A House panel plans Wednesday to prohibit any increase in health-care premiums for working-age military retirees, thwarting — again — a push by the Pentagon to hold down costs by raising fees as soon as Oct. 1.
But the long debate over the military health program known as Tricare is likely to continue for months as Congress wrangles over whether to risk offending one of Washington’s most powerful constituencies to address the military’s exploding health costs.
The personnel panel of the Armed Services Committee also plans to approve a 1.6 percent raise for service members that would take effect Jan. 1, the same increase in the Obama administration’s defense budget for next year.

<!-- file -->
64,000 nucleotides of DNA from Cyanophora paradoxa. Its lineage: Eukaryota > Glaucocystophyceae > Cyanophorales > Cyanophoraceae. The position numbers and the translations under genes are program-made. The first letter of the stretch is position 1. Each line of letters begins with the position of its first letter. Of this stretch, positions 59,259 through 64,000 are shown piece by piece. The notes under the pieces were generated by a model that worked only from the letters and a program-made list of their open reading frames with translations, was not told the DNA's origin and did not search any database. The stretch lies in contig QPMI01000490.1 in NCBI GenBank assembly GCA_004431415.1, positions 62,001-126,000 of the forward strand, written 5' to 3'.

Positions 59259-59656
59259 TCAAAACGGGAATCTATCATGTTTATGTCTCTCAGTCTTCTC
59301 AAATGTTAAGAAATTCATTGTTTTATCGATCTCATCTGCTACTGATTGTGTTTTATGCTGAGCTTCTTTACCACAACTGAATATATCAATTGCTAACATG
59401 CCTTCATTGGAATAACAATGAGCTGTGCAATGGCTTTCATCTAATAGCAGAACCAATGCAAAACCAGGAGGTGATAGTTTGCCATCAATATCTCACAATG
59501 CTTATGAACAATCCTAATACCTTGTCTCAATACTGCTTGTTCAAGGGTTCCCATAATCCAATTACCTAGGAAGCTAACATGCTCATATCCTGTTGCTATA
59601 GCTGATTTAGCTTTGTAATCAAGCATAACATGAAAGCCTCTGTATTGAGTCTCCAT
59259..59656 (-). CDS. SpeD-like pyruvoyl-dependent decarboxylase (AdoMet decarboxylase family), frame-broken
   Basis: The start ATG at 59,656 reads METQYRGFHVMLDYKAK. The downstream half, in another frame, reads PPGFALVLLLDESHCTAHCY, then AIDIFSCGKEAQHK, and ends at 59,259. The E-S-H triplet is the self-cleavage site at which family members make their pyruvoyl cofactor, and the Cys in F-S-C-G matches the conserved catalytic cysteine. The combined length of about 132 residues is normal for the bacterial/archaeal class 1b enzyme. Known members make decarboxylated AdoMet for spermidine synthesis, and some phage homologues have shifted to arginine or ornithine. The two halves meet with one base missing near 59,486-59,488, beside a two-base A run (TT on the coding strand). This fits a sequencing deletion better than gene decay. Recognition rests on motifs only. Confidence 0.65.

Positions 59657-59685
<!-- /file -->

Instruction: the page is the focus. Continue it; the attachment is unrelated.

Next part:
The Defense Department also would be required to reduce its growing military health costs by consolidating medical commands in the armed services. Also scheduled for passage Wednesday is a congressional review of the cost of having contractors provide medical treatment for the military, another potential path to saving money.